How to feed fish with peas: What is on the fish menu?
Is your fish struggling to swim upright?
Overeating, a poor diet, or improperly prepared foods can cause constipation. A lack of fiber in the diet can also create blockages in the digestive tract. These blockages can put weight on the swim bladder, causing erratic swimming. In severe cases, your fish could completely lose balance and swim upside down!
Fancy goldfish, such as orandas, lionheads, and fantails, are particularly prone to swim bladder problems. Sometimes particularly sensitive fish will need special diets with lots of green vegetables to prevent the dreaded swim bladder disease.
But what if your fish can’t swim? What can you do to help him?
Feed the fish peas!
Peas are very high in fiber, so they do a good job of cleaning out the digestive tract of fish. If your fish just can’t seem to stay upright and you suspect constipation, peas can be a quick fix!
Let’s learn how to prepare peas for mealtime.
- Pick your peas from the store. Peas come in different sizes, varieties ranging from garden peas (the most common) to snap peas. You can also buy frozen peas (my favorite), split peas (dried, peeled, and halved), and canned peas (too much sodium, I don’t recommend!).
- Soften your peas for mealtime. You can rinse frozen peas under hot water for 15-30 seconds. However, if you bought particularly hard peas, you may want to boil them for a minute or microwave them in a microwave-safe bowl (filled with water) on high for 30 to 60 seconds. Be careful! You don’t want to soften the peas so much that they turn to mush, but you do want the fish to be able to digest the peas.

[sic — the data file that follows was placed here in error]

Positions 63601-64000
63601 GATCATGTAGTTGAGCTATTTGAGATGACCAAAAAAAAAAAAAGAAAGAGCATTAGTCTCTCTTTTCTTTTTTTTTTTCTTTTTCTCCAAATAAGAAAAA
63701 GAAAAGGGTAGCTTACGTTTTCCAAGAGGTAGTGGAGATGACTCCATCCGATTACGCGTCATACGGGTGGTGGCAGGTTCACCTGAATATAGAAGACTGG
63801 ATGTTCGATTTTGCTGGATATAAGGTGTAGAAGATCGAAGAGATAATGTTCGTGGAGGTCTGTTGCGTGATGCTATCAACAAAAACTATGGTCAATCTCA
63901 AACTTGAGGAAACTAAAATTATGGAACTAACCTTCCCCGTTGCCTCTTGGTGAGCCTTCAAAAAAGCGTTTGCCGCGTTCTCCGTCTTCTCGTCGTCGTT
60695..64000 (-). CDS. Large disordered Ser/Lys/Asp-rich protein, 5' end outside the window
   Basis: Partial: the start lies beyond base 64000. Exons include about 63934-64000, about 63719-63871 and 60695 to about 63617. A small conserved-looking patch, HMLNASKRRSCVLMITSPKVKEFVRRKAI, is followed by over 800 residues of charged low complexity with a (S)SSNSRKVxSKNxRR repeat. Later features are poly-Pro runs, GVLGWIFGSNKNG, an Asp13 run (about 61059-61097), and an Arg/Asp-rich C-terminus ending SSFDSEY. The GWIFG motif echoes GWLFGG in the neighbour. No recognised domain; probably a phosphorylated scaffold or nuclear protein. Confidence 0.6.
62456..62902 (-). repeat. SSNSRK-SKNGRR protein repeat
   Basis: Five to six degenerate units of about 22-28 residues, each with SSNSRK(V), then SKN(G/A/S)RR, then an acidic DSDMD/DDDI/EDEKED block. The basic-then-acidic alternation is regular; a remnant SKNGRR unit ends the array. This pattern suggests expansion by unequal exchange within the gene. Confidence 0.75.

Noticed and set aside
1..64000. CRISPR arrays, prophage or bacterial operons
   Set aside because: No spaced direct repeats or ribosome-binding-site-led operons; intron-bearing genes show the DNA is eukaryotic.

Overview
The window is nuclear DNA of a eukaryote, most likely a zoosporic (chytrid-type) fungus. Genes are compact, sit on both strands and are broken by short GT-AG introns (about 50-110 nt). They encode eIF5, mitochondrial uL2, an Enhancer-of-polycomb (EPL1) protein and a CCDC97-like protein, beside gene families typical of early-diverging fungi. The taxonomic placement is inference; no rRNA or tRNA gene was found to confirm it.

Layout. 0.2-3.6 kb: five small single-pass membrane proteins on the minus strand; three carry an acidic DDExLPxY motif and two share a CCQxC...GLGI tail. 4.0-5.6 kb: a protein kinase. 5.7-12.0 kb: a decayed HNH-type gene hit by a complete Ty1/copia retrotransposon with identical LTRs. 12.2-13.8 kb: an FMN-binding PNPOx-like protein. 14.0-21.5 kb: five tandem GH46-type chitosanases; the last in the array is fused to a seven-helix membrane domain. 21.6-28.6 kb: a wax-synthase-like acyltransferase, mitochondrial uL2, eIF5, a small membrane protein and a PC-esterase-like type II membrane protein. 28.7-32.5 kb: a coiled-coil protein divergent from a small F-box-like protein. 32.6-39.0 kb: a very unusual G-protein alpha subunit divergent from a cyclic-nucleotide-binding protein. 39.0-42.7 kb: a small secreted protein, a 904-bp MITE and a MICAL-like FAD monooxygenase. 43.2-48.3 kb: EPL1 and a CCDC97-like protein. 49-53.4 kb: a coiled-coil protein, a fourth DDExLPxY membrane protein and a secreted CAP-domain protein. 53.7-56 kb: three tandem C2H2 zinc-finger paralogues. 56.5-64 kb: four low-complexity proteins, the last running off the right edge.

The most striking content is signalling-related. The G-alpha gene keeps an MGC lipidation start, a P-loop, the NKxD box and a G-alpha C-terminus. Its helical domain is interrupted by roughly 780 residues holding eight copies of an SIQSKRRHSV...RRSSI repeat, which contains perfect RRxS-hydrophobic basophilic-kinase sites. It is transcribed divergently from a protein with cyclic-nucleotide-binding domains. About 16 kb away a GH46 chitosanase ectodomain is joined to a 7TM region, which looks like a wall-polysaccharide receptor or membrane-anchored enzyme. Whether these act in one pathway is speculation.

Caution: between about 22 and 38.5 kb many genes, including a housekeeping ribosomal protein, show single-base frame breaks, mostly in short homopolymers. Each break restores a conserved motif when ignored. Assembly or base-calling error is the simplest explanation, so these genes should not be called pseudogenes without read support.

- Remove skin from softened peas. You can carefully peel off the skin or squeeze the peas with your fingers. My preferred method is to make a small hole in the skin and carefully unwrap the pea. However, do not skip this step. The skin can drown your fish!
- Cut the fresh peas into small pieces. You want each piece to be large enough to fit in your fish’s mouth. I find that cutting my peas into four slices provides the perfect size for mature goldfish. Some fish enthusiasts even like to feed their fish whole peas, without cutting them up first. Personally, I find that my fish enjoy their food much more when they are chopped.
If your fish are suffering from constipation, I recommend feeding them one or two peas for three days. If your fish is still having trouble swimming after five days on a pea diet, your fish may not be constipated!
Fresh peas have their limits. Feeding peas to fish will not help with permanent swim bladder disorders or buoyancy problems caused by bacteria, internal parasites, or poor water quality.
So if your fish are suffering from more than just constipation, feeding them peas won’t help!
However, introducing peas to your fish’s diet every two weeks will give omnivores and vegetarians the nutrients they need for a healthy digestive system.